What is your sketching style?

If you follow sketching posts on the web you find that travel and urban sketchers are all over the place as far as technique, style, and content. Most artist in any medium will develop a style that is distinctly theirs over time; art curators can verify authenticity of paintings by studying the  technique, style, and content of a newly discovered piece of art. Not exactly a fingerprint but not far from it.

Look at the work of some of the popular sketchers out there (their links are attached) and you find quite a diversity. These folks have each been an inspiration to me, I have learned from all of them. In the process I have also failed at times because I tried to sketch like them. That is the point of the blog, learn from others, but be yourself. That is the message of my workshops, I can show you an idea, maybe a trick or two, but you in the end have to be you.

Suhita has a style that is quite loose, using many earth tones, people are prominent in most of her sketches, lots of darks to contrast with the lights. Suhita is known for people sketches, and I tried so hard to sketch them like she does, it was disaster. Then I stepped back and looked at what it was about how she sketched that I liked. I learned that my sketches of people in cafes did not have to be detailed portraits, that the rhythm and the shapes of the person and place is what mattered most, and that color was optional, sometimes just shades of gray worked.

Liz Steel uses much lighter washes, tends to sketch in pen first I believe, and does a lot with buildings. Liz Steel made me look at allowing more variations in the watercolor washes I use, it made the sketch more interesting.

Marc Holmes, who is doing more studio painting these days, sketches mostly with just watercolor, he is an advocate of direct watercolor, no sketching first, and many earth tones. His overall tone is lighter than Suhita, but darker than Liz Steel. Marc taught me a bit about layering, and limiting passes, but our styles are so far apart that it has been harder for me to try and match his style.

Maria Coryell-Martin of Expiditionary Art does amazing studio work, yet is known for her scientific expedition sketching. She tends to use light washes with ink for detail and highlights. Maria is an inspiration for me because I like to think our styles have a few similarities. There is not a desire on my part to emulate, however I do learn from her when I see how she captures a scene.

Erin Hill sketches with a loose pen and vivid colors, not attempting to mach the scene’s colors in front of her, but to express the colors that the scene evokes in her mind. Erin Hill’s sketches constantly remind me that a loose pen is ok, though my favorite style does have more precision than her’s. Except when I just grab my Confucius Fude and capture a quick moment that is quite loose. Yet when I tried to do coloring closer to her style it frustrated me, thousands of course love it, we are all right.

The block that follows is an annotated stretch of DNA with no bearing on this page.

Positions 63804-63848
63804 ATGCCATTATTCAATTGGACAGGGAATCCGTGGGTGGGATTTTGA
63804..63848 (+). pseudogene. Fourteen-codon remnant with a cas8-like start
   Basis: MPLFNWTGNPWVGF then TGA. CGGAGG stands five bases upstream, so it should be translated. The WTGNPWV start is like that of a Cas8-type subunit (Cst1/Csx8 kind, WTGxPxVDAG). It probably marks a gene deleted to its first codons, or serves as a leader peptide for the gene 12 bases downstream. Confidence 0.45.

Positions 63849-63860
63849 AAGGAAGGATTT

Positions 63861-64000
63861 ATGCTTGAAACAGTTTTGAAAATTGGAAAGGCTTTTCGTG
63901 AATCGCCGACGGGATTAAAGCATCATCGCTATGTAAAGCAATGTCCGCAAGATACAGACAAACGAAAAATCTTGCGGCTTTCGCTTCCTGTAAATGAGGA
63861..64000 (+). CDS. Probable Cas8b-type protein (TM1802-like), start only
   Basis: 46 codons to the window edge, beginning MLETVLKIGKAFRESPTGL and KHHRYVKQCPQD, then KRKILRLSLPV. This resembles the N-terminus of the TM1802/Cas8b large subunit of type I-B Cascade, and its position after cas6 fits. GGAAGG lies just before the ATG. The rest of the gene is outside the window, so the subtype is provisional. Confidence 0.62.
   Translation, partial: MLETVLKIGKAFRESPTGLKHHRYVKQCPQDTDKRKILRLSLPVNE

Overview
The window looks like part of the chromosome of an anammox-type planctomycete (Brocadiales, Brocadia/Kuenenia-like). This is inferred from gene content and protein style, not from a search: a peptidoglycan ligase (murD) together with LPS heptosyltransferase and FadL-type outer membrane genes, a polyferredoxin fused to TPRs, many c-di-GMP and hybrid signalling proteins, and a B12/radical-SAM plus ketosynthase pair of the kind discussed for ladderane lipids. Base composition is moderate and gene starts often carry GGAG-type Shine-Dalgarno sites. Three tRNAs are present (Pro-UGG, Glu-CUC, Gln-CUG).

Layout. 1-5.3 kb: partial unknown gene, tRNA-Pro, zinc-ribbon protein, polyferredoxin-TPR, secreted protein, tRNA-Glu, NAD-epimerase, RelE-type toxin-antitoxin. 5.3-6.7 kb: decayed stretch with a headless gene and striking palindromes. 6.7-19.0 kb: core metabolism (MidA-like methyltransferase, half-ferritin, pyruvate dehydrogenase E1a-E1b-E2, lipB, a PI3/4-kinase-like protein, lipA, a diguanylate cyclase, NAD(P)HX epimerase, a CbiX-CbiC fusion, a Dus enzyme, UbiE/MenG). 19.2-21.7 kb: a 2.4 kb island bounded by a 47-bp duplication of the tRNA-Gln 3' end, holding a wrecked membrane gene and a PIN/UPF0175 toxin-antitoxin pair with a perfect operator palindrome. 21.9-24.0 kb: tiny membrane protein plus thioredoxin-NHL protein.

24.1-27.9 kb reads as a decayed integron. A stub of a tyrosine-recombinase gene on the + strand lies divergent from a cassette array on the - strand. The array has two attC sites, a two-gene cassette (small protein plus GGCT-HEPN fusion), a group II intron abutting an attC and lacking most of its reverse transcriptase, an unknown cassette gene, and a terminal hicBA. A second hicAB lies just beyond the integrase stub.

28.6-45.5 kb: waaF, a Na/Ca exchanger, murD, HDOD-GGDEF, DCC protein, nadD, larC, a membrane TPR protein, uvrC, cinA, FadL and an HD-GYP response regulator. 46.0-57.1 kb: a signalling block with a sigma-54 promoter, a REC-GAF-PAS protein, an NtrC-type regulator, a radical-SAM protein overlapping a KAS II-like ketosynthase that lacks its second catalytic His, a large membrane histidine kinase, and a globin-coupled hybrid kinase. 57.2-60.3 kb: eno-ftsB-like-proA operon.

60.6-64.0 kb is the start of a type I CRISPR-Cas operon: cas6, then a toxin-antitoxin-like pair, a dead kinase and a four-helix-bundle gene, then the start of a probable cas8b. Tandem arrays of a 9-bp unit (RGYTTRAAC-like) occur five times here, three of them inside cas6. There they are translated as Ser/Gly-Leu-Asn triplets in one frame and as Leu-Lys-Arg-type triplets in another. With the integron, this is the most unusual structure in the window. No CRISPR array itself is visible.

All of these folks, and many more I could list, have advocates and followers, so the question is which one should I try to emulate? Answer: none of them. And I am pretty sure they would agree. Learn from them, but don’t try to be someone else. 

To find a direction for your style the first piece of advice is not to look for one, let it develop over time as you consider technique, style, and content.


Technique includes medium. What is your favorite, most comfortable. What matches your lifestyle. Pen and watercolor is my go-to because as theTravelsketcher I am often packing light and fast. Plein air acrylic painting is something I love, yet it takes a lot more paraphernalia. I have a watercolor palette from Maria’s Expeditionary Art that fits in my shirt pocket.

Technique also include how you enjoy sketching. In general I prefer to do ink first, then wash with watercolors. Though I do other styles, it is my preferred, I tend to get the results I like best. It is good to try other techniques to test and push your skills, but most will settle on a core of techniques that works the best for them.


Style in this context refers to how loose vs. detailed you sketch. Some sketchers come at it with an architectural background thus they often work a lot more precise detail than I could ever be comfortable with. Graphic artists may look for composition and the overall visual impact. Me, I just want to capture the moment, my mood at the moment influences my style. There are times I want it free of detail, and others with a lot more detail; both are my style. Here are examples of each.


Travelsketchers and urban sketchers will, in the course of things, sketch a bit of everything just because they strive to capture the world around them. Having said that, we all gravitate toward a few favorites. 

Maria sketches landscapes and nature more than anything. Suhita does sketch buildings etc, but you see a lot of people, cafes, and public spaces. Marc does a lot of building dominant landscapes. Liz is known for her morning teacup and landscapes with buildings.

Me, I like to sketch in cafes and bars, thus I sketch food and drink. Landscapes with buildings are common, with a few people thrown in. And I love flowers and nature.

The key to finding your style is to sketch a lot, sketch what moves you, interests you, and is fun. That is what you will be best at and enjoy most. So keep on sketching.